Ben Revere Now the Center of Attention for Philadelphia Phillies

Victor FiloromoCorrespondent IFebruary 20, 2013

MINNEAPOLIS, MN - SEPTEMBER 8:  Ben Revere #11 of the Minnesota Twins sits on the bench in the third inning against the Cleveland Indians at Target Field on September 8, 2012 in Minneapolis, Minnesota.  (Photo by Marilyn Indahl/Getty Images)
Marilyn Indahl/Getty Images

Ben Revere’s energy and enthusiasm has sparkled since the day the Phillies traded for their new center fielder back in December.

His Twitter account soon became a hit amongst fans, gaining a whole set of new followers from Philadelphia. He always seems to have an opinion about something.

Some are already saying that the addition of Revere makes it feel like the high-speed and exuberant personality of Shane Victorino never really left.

That may be true, but Phillies fans will soon see that on the field, the story will be a lot different.

After the trade of Victorino last July, the Phillies knew they would need a replacement for 2013.

The rest of 2012 saw John Mayberry, Jr. playing a lot in center, which the team knew wouldn’t be a viable option moving forward.

Enter Revere.

The Phillies acquired Revere on December 6, dealing pitchers Vance Worley and Trevor May to Minnesota to get their new center fielder.

If Revere feels like a third or fourth option, it’s because he probably was.

The Phillies were certainly interested in B.J. Upton, who ended up in Atlanta. They were interested in Angel Pagan, who ended up staying in the bay as a San Francisco Giant.  Michael Bourn waited the entire off-season out before signing with Cleveland.

Phillies GM Ruben Amaro, Jr. knew he had to concoct a trade by some point in November.

Some will say the Phillies overpaid to get Revere.

Worley was a valuable option in the Phillies’ rotation, but he probably would have been a tad costly with regards to arbitration numbers coming up over the next few years. May was a highly touted prospect that flamed out in 2012 but still has some promise.

The general consensus seems to be that the Phillies might have overpaid a bit, but that the price was the going rate for a young center fielder, one that will be under team control through the 2017 season.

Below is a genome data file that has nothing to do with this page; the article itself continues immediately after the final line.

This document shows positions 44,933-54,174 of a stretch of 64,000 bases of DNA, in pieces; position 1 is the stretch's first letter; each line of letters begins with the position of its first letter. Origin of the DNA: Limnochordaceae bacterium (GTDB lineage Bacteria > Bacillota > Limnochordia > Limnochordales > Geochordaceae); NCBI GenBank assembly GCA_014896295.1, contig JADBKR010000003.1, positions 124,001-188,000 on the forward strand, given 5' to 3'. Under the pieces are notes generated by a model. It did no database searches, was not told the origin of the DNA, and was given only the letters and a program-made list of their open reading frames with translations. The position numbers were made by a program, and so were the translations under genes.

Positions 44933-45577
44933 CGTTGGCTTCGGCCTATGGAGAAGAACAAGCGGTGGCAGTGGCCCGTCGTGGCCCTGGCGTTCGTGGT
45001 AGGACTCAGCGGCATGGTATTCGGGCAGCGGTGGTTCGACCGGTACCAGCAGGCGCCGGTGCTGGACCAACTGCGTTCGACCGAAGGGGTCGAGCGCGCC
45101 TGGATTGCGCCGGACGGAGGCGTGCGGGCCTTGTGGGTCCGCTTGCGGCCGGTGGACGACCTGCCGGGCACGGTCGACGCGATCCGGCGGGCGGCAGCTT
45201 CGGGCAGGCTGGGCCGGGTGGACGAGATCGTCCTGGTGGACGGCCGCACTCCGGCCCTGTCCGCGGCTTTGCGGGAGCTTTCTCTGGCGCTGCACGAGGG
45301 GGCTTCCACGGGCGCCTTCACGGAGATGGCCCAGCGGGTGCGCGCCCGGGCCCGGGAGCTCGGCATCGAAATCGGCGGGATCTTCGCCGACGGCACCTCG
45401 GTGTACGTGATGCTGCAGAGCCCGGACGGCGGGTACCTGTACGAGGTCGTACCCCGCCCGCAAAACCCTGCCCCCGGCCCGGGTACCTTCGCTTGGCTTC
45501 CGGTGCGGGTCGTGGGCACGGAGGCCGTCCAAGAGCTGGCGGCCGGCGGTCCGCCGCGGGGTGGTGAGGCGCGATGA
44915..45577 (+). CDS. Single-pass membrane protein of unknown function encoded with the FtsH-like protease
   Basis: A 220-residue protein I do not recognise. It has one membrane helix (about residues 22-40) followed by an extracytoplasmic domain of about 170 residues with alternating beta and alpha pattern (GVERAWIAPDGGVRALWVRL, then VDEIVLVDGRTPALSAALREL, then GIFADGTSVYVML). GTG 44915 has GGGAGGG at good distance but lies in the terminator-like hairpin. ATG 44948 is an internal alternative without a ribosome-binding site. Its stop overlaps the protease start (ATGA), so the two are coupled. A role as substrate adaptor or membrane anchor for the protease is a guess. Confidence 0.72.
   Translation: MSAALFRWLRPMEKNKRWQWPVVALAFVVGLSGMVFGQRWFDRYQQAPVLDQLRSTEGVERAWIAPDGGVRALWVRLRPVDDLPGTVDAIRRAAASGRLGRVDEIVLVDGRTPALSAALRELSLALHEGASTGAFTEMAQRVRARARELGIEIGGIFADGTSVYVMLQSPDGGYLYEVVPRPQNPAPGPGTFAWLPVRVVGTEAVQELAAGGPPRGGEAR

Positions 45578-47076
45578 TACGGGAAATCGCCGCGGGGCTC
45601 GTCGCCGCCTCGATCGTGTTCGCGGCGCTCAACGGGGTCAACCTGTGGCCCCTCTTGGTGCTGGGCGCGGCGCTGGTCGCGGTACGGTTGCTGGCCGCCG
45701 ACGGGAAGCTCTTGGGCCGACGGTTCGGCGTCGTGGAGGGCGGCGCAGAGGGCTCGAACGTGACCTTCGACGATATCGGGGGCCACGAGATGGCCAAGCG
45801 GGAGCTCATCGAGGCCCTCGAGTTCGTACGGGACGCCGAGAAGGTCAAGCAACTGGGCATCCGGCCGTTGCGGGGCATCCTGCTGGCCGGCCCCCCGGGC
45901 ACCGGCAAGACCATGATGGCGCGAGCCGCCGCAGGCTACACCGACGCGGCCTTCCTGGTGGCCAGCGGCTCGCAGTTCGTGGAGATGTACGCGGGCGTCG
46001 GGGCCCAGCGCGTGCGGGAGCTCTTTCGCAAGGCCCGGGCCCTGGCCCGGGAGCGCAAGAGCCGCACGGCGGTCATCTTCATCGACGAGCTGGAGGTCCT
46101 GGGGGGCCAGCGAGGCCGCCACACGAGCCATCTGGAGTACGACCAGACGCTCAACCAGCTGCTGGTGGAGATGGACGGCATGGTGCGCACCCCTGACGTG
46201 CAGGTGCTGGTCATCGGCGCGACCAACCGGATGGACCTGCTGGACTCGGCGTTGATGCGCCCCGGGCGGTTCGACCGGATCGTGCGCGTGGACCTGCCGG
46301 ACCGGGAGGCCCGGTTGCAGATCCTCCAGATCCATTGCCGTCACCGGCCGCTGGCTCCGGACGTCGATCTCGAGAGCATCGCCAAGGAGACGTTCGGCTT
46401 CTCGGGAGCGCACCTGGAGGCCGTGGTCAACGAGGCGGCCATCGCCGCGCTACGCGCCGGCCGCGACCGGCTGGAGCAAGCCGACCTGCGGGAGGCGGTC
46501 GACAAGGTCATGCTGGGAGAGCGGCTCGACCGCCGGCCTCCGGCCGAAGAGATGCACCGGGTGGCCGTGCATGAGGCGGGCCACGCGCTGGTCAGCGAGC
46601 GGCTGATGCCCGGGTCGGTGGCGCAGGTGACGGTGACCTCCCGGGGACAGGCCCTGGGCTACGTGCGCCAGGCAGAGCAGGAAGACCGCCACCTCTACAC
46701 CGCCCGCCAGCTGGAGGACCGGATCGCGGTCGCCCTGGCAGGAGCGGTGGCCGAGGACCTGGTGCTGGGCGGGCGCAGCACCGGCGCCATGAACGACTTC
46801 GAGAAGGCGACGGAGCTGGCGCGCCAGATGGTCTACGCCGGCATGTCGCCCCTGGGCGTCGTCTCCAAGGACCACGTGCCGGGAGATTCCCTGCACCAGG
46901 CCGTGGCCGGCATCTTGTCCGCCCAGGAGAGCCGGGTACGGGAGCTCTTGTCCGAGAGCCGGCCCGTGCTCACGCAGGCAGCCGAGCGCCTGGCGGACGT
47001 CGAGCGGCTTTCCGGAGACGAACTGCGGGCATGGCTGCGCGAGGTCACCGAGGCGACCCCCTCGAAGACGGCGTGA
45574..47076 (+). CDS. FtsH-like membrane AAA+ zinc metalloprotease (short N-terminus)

So what exactly can the Phillies expect from Revere?

Well, for starters, he won’t be a home-run hitter like Victorino was. In fact, Revere has yet to hit a homer in 989 career at-bats.

That said, the Phillies are not paying Revere to hit homers.

They’re paying him to be an above-average defensive player (something they couldn’t get with anybody on the roster before), a high-contact hitter and a base stealer.

Revere finished 2012 with a .294 average, .333 on-base percentage and a .342 slugging percentage. What jumps out there is the high-average and low on-base combination. Revere does not walk often, clocking in at 5.2 percent of the time, among the bottom of the barrel for qualified outfielders last year. On the flip side, Revere’s strikeout rate was fourth best amongst qualified outfielders. When Revere swings the bat, he makes contact 92.6 percent of the time, which was third highest amongst all players in 2012.

This was not a fluke, as he posted a very similar number in 2011.

When the Phillies acquired Revere, the debate obviously began about whether or not he would be the team’s leadoff hitter.

For now, that does not appear to be an option.

Jimmy Rollins is firmly cemented as the team’s leadoff man. Rollins saw 3.72 pitches per plate appearance last year, while Revere saw 3.61. Neither is really a heart-stopping number for a leadoff hitter, but Rollins has been there for pretty much all of his career, and a change does not seem to be coming any time soon.

What Revere also brings to the Phillies is youth.

That should not be a lost factor here.

Revere will turn 25 in May, and on a team with an aging core, that will help, since the Phillies are low on MLB-ready position prospects. Tommy Joseph and Roman Quinn come to mind, but neither would is likely to crack the starting lineup until 2015. The acquisition of Revere gives the Phillies a young guy that they can count on.

The Phillies may have added the younger version of a guy who was on their roster last year: Juan Pierre.

The similarities are evident.

Revere’s last two years (his age 23 and 24 seasons), he hit .281/.322/.327 and averaged 37 steals. Pierre had stronger on-base numbers and a bit more power, hitting .307/.358/.377 from 2001-2003, while averaging 53 steals. That said, it’s an easy (and maybe somewhat lazy) comparison. Revere, like Pierre in his prime, is a fast outfielder that can cover a lot of ground, steal bases and hit the ball without striking out a lot.

Revere has played all three outfield spots but will undoubtedly play in center for the Phillies. He doesn’t have a rocket arm and sometimes takes a bad route to a ball here and there, but he should be competent enough to man the position. His UZR/150 last year in center was -2.1, but he rated very well in center in 2011 when he played a larger set of games there, with a 15.1 number.

Maybe the most interesting aspect of the trade is that Revere posted a 3.4 WAR last year, while B.J. Upton, the man the Braves have given $75.25 million to, had a 3.3 WAR last year in Tampa Bay.

The Phillies were certainly very happy to deal from a position of strength (pitching) to get something they desperately needed (a young, controllable outfielder).

Now it’s time to see if Ben will become a revered figure in Philadelphia.


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